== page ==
6. Every annual budget should include a sustained budget for DEI line items as a standard business cost that is not limited to your HR budget. Funding for diversity, equity, and inclusion should not be relegated to what is “left over” or be the first costs that are cut.

7. Learning and development opportunities on biases, aggressions, and other matters that have been categorized as “DEI matters” should be labeled as leadership training and development, as this is precisely what this type of development is. Too often this important work is marginalized and stigmatized once the title diversity, equity, or inclusion is attached to it. To be a successful leader, one must be competent and aware in these areas.

8. Such leadership development should not be relegated to “parachute” training that is a “one and done”. Develop communities of practice, conversations, and actionable behaviors that are expected and modeled throughout your organization. Accountability to ensure modeling will ideally be integrated in performance review check-ins throughout the year and tied to promotion and compensation outcomes. (Consider having communities of practice specifically for your people managers.)

9. The highest levels of leadership must initiate conversations on DEI topics. This should not be left to just HR and your ERGs. This could come in the form of leadership organizing, moderating conversations or introducing panels. You don’t have to be topical experts, but you should be able to show up and to lead from the front. It makes a difference. (The highest levels of leadership also have the support staff to dedicate to this work that is usually done voluntarily and unpaid by ERGs. Consider including a compensation framework for ERG leaders.)

10. Your ERGs should be working beyond the three Fs: food, fun and festivities. Are you including their perspectives in product development conversations, leadership development needs, etc.? Leverage them for their strategic strength that will also support their individual professional development. ERGs are often the most under-valued and under-utlised Business Resource.

Ensure that your ERGs have dedicated budgets. They should not be working full-time and passing the hat around to raise money for efforts that provide high value to the culture of your organization. Again, consider the compensation, recognition, and incentives for ERG leaders. ERGs are often led by underrepresented employees. It is nothing short of inequitable to have them provide free labor, or double up on their work responsibilities when they are adding value to the organization. The work should be honored, guided, and supported. Too often managers are punitive towards employees who lead or participate in ERG work because this work is seen as “extracurricular” or fun and foolish. The highest levels of leadership must elevate and champion this work.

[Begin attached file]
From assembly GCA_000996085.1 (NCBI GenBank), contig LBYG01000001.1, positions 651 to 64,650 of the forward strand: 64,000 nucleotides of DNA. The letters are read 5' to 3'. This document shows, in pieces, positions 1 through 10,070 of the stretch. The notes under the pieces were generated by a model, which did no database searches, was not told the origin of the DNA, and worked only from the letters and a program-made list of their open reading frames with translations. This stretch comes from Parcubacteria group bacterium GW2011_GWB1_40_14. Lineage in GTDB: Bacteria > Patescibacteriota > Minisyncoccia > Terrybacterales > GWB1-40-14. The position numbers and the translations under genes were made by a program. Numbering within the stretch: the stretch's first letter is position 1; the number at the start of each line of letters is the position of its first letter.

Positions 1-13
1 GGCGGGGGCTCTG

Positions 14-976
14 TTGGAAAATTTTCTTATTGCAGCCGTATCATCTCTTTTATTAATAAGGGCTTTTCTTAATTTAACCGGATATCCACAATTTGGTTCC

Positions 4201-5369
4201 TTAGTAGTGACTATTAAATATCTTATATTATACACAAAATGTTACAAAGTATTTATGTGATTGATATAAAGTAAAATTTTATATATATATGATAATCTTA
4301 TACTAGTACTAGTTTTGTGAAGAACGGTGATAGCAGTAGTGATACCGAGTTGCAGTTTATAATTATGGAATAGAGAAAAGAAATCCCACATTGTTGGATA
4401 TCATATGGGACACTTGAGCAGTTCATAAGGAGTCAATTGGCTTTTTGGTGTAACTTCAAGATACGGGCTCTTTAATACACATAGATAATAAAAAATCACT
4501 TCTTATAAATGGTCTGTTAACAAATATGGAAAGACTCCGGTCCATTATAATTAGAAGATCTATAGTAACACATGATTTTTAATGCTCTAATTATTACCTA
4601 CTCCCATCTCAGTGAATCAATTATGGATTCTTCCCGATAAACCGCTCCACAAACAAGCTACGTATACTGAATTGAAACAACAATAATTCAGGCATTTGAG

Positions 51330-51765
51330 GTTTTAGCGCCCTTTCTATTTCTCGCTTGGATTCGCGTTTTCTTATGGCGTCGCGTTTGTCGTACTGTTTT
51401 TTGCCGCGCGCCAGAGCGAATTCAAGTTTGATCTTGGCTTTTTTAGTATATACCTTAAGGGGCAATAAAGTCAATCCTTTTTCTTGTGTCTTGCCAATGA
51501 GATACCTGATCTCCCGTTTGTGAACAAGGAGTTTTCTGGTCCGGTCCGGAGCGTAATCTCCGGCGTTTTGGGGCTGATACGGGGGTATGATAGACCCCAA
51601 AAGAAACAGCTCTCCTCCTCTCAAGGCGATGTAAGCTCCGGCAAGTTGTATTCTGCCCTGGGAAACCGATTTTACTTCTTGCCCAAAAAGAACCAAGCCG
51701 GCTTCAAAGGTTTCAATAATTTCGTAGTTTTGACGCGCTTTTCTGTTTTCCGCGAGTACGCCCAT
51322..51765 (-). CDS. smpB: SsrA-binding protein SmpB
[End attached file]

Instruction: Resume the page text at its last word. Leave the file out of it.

11. Hold memberships (company-funded) in local, regional, and national membership groups that elevate equity so that your employees are able to continue their development and have communities of support, and so that your company is investing more broadly in this work. In philanthropy this might look like membership groups like the Association of Black Foundation Executives or Asian American Pacific Islanders in Philanthropy AAPIP. There are similar affinity groups for almost every profession and sector. Support the sector and your employees.

12. Assess who is “policing” or acting as security on your campuses. Are they trained on intercultural dialogue, biases, aggressions, proper force, or are they mimicking the mindsets and behaviors we’re witnessing across the nation? Are they held accountable for how they manage situations. Are these “situations” documented and reported regularly as a standard part of compliance reporting? (See guidance above.)

I will never forget being searched at an organization where I served as part of the leadership team- as all of my white colleagues walked past me wondering what I did wrong. The security team learned that a bag was taken. My bag looked nothing like the one reported missing, but I was the first black person seen coming from the direction where the bag was reported missing. After this, I never brought my sons to that campus again and increased my efforts to transition out of that organization.

If your leadership team hasn’t developed the connection, vulnerability, or empathy to lean into these conversations. Consider bringing in leadership frameworks and tools like Dare to Lead. Also, retain executive coaches who are skilled in emotional intelligence development and equity matters. Coaches of color will bring strong value to your executives and people managers. It is critical that your leaders are not operating within echo chambers that allow their blindspots to fester.

These steps only focus on your internal organization, but always consider how your business and partnerships can shift in order to make a scaled impact for equity.

#equity #racism #corporateamerica #philanthropy

Aiko Bethea is Principal of RARE Coaching & Consulting and a Senior Consultant for Frontline Solutions. This article is also available on LinkedIn.

Aiko is Founder of RARE Coaching & Consulting, a leadership development agency that focuses on emotional intelligence. NYT Best Seller: You Are Your Best Thing.